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Germany is resisting

The German economic motor is resisting the challenge of the crisis. The much-feared recession of the largest euro economy is, up to now, an assumption that has not become a reality.

The German economy slowed down in 2022, but it managed to grow by 1.9% above the expected rate and, on the subject of energy, it has done its homework, with gas reserves exceeding 90%.

This resilience has become tangible in this ‘economy of war and savings’, which the Germans have carried out during this year of conflict, in which German inflation has gone back to the levels of 1949.

The average German has changed their fruit and vegetable purchasing habits. Consumers’ greater concern about the price has even penalised some bio categories on the supermarket shelves, which have been replaced by conventional produce, and not precisely with the same product. All for the sake of household savings.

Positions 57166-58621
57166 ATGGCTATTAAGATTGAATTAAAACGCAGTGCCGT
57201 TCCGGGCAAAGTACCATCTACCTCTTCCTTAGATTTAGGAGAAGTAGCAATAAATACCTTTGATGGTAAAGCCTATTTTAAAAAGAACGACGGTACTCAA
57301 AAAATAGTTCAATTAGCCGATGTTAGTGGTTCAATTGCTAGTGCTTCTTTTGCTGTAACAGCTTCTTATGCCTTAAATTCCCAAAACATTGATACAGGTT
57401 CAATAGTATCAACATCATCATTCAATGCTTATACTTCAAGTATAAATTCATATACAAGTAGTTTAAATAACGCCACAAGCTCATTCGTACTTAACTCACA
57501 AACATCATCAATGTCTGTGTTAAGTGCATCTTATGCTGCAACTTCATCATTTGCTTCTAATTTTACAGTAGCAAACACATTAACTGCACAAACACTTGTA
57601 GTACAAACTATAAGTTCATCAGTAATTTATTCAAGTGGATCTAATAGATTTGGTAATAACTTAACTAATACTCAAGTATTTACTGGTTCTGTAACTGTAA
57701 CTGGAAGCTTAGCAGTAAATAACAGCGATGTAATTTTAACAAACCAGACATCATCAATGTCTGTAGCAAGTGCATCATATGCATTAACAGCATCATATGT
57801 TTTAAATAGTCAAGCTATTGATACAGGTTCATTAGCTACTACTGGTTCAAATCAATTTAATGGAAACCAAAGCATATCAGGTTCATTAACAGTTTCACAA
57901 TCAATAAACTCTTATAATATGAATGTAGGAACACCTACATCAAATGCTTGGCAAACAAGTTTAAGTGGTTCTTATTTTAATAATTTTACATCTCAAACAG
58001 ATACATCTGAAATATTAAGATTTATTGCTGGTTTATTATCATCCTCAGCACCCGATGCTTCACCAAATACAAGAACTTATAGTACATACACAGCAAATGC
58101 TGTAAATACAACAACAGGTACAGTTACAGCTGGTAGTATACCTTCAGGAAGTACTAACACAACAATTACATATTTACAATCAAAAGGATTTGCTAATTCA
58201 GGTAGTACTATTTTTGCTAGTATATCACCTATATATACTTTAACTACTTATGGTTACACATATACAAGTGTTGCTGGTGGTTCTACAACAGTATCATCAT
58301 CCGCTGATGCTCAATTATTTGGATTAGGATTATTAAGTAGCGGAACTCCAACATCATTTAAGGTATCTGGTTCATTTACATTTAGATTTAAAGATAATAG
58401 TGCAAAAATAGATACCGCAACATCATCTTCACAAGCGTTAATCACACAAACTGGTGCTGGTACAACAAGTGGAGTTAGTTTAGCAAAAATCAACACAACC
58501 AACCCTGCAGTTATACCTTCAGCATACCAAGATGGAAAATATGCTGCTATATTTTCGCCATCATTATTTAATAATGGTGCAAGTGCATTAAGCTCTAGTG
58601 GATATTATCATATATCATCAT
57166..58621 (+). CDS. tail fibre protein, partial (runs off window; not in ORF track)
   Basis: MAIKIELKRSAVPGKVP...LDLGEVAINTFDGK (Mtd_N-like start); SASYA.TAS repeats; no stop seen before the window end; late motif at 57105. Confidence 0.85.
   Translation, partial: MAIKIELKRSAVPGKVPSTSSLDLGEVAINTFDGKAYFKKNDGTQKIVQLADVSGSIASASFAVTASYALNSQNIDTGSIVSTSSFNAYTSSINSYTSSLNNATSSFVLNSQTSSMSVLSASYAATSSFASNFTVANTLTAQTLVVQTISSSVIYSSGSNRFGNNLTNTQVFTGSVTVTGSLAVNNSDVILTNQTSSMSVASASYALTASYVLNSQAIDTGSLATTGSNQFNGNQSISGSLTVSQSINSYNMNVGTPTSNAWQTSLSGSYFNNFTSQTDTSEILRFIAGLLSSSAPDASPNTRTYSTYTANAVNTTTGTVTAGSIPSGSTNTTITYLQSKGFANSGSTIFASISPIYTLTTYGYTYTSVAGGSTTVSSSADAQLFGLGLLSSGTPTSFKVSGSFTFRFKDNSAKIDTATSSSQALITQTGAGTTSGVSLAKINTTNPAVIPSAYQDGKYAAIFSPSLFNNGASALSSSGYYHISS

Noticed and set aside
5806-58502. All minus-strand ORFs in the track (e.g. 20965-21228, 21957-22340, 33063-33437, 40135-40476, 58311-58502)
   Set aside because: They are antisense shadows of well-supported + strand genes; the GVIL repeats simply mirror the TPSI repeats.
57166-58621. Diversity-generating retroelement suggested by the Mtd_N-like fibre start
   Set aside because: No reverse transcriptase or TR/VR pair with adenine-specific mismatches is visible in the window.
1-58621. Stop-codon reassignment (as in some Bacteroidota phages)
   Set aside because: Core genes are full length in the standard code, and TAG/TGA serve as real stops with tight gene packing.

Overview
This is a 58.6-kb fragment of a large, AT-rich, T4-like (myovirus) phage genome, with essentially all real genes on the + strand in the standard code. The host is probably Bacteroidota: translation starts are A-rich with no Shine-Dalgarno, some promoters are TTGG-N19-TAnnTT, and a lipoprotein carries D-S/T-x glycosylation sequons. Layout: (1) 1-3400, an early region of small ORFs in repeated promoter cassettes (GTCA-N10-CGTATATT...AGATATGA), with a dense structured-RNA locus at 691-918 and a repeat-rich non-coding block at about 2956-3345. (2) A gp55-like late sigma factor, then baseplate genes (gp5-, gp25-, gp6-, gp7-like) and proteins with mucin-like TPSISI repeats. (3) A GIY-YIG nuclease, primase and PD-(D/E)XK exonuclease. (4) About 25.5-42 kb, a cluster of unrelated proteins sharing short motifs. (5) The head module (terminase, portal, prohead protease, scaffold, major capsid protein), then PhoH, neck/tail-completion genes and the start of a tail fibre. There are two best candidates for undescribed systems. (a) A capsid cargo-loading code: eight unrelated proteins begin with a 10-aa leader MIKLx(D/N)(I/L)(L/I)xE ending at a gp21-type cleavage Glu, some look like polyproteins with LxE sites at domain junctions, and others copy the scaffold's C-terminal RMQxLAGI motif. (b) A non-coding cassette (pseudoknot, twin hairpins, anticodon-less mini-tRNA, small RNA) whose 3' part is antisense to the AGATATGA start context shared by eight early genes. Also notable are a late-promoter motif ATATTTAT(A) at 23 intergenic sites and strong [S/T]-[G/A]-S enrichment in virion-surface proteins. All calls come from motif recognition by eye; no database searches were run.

With less money in their pockets and inflation that has reached two-digit figures, at 10.7%, German buyers have reduced their purchases, which has meant an 8% drop in conventional products and 5.5% in biological produce. All of the above, taking into consideration that it is the largest European purchaser of ecological fruit and vegetables.

Furthermore, if the discount stores, with their own German chains Aldi and Lidl, already had their own deeply implanted market share, they are now recording a solid strengthening in a clear struggle with the other chains which, covertly glancing at them, have had to adapt their prices, using offers and promotions in order to not lose clients. In general, the market is in a sluggish situation and the German Government is weighing up taking the same step as some other countries, such as dropping VAT.

The consensus now is that a deep recession, such as the ones deriving from the financial crisis or the pandemic, will not occur in either Germany or in the Eurozone, although we should be cautious because a strategic change in the Ukraine conflict or a worsening of the wave of Covid in China could disrupt the supply chains. Added to this is the more than possible option that inflation might remain high, in spite of the steps being enacted by the European Central Bank in Frankfurt to cool down the economy.

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